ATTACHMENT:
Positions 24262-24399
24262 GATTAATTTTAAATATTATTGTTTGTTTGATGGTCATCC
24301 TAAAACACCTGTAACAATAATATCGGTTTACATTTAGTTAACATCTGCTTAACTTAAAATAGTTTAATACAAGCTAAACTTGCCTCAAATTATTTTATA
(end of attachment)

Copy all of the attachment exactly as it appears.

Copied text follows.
Positions 24262-24399
24262 GATTAATTTTAAATATTATTGTTTGTTTGATGGTCATCC
24301 TAAAACACCTGTAACAATAATATCGGTTTACATTTAGTTAACATCTGCTTAACTTAAAATAGTTTAATACAAGCTAAACTTGCCTCAAATTATTTTATA